Hasbro created a buggy broken game called Risk Factions for the 360, then a bland Risk game for Xbox One, then a decent but not as good as Risk Factions game of Urban Conflict. Preventing any loosely similar board games is a step in the wrong direction. It would be like Tic Tac Toe preventing any games that have a grid type pattern in the game.

The problem is at both ends in my opinion, in the mess that is copyright/trademark is and greedy developers. You perfectly illustrate why this is such a ridiculous lawsuit and a mess. It's as dumb as EA sueing Ubisoft over the word "Ghost" where consumers would apparently confuse Need for Speed with the Ghost Recon series, because the former was being developed by Ghost Studios. It's getting more and more difficult/annoying as well, because everything is becoming used up, especially generic terms like this.

If I dissect his gofundme page and play the devil's advocate a bit:

Spoiler
Quote

Hello, my name is Randy, and I’m being sued by Activision for being an indie game developer.

In 2017, I launched my indie game Warzone. In 2020, Activision launched “Call of Duty: Warzone” and is now suing me to steal the name (banking on my limited resources).

False. They're sueing over that the users will not confuse the two games after he sued them for damages. Companies sue for equally dumb or dumber shit than this, plus he started the lawsuit so don't cry if you get sued back. I also highly doubt Activision was looking for a COD subtitle and went "oh hey look at this random copy of Risk called 'warzone'. That has a nice ring to it, let's steal it."

 

Quote

I love making games and I've dedicated the last 10+ years of my life towards making exactly one game: WarLight, with a sequel named Warzone. It’s a multiplayer turn-based strategy and negotiation game inspired by Risk.

"inspired". I get that this is muddy waters as you can't copyright a general idea, only the implementations of it (IIRC). but come on. They literally advertise as "better than Risk!" and "if you like Risk you'll love this".  You're sueing a company for alledgedly stealing your (unrelated) game's name when your game is self-admittedly Risk with extra bells and whistles. How will they defend against hypothetical case of stealing Risk? Does saying "inspired by" justify that?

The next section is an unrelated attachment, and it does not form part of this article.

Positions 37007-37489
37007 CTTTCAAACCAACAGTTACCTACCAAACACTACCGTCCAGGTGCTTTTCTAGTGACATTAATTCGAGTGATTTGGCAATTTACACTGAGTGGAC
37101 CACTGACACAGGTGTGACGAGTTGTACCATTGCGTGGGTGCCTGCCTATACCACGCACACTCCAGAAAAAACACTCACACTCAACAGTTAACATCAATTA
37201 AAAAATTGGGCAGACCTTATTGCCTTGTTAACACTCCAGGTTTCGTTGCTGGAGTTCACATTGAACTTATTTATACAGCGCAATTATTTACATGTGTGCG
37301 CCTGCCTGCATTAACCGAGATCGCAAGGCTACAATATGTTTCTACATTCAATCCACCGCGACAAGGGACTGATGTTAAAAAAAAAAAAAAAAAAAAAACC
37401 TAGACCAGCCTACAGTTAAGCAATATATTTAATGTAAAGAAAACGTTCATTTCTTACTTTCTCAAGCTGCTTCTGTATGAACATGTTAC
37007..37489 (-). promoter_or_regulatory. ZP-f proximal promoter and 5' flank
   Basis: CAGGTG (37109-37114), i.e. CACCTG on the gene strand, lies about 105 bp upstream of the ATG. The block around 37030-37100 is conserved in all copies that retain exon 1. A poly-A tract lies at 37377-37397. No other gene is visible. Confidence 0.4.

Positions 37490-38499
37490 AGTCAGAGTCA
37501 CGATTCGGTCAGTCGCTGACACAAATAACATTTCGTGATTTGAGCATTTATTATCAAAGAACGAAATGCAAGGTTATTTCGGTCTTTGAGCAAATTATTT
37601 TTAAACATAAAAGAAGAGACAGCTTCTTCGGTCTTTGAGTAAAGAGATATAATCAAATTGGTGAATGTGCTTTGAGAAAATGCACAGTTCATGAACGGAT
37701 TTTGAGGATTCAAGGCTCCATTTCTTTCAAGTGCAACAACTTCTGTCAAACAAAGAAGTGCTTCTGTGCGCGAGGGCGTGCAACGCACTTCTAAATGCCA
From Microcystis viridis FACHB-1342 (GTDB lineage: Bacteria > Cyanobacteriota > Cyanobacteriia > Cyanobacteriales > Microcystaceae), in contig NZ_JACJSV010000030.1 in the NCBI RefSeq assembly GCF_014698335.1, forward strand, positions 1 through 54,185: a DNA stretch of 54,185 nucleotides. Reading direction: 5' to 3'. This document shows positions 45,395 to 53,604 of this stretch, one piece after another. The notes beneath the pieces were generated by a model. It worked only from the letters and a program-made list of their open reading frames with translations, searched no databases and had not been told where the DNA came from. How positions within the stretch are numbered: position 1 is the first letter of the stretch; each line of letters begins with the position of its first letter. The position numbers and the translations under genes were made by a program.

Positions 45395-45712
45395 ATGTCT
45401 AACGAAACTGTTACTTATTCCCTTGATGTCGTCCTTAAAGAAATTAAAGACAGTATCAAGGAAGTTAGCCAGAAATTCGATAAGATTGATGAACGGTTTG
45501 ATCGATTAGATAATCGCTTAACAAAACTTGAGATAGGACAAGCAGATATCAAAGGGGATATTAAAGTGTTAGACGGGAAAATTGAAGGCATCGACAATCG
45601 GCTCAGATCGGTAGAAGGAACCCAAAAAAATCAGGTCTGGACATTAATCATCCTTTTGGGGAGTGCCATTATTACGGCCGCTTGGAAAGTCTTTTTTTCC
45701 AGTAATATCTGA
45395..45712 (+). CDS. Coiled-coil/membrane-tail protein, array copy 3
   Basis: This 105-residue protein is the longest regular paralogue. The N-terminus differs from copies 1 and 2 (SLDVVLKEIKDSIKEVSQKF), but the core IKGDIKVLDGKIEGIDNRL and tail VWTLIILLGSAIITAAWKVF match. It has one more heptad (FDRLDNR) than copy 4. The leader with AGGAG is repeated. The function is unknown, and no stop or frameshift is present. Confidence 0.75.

Quote

It surprised me when Activision named their new game "Call of Duty: Warzone".  

It shocked me, though, that they filed for the trademark of "Warzone". That's the exact same name as my game!

Right. So why didn't you file for trademark if you did not want this to happen? What about the other games called Warzone that came before his? I guess the trademarks of those ancient games have long expired, but see the above list. I bet all those other companies were equally surprised to see a game with "the exact same name as my game!"... no.

 

Quote

Trademark law says that whoever uses a name first gets rights to it, just like someone can't make a game named "Minecraft" today. However, Activision thinks these laws don't apply to them.  They're suing to block me from claiming my rights to the Warzone trademark, even though I launched a game named Warzone years before them!

Literally shot themselves in the foot here, because they are most certainly not the first.

 

Quote

Inconceivably, I get contacted all the time from people who are confusing our two games.

Sounds like they know they have no leg to stand on. I've never heard of him or his game before this and I'm willing to bet a large chunk of other people hadn't either. If you asked me if I knew Warzone, I would have guessed to COD game. Not act confused as to which one you meant.

 

Quote

People tell me all about how their xbox can't connect, or how their PS4 got hacked, how they wish they could carry teammates, etc.  My game isn't even on xbox or ps4.  I send the same reply to each of them: "Warzone and Call of Duty: Warzone are different games.  You should contact Activision."

I'm sorry, but simply searching "Warzone" on Google or DDG will give mostly COD results. Furthermore you are not even on playstation so get out of here saying that people specifically contact you because their AAA Activision made console game doesn't connect. This is an insult to customers implying they are to stupid to realise they are not even on a COD, Activision or PlayStation/Xbox associated website.

 

[Edit] Ok, I stand corrected a bit here, as a Twitch channel for Warzone.com had been set up that has been flooded with COD: Warzone streamers. I can see how they would get contacted about issues in this area.

He started this mess apparently:

Quote

The complaint filed Thursday in the U.S. District Court for the Central District of California said that Warzone.com had threatened to seek “massive damages” from Activision for trademark infringement, as well as orders blocking Activision from using the “Warzone” name or registering a trademark covering it.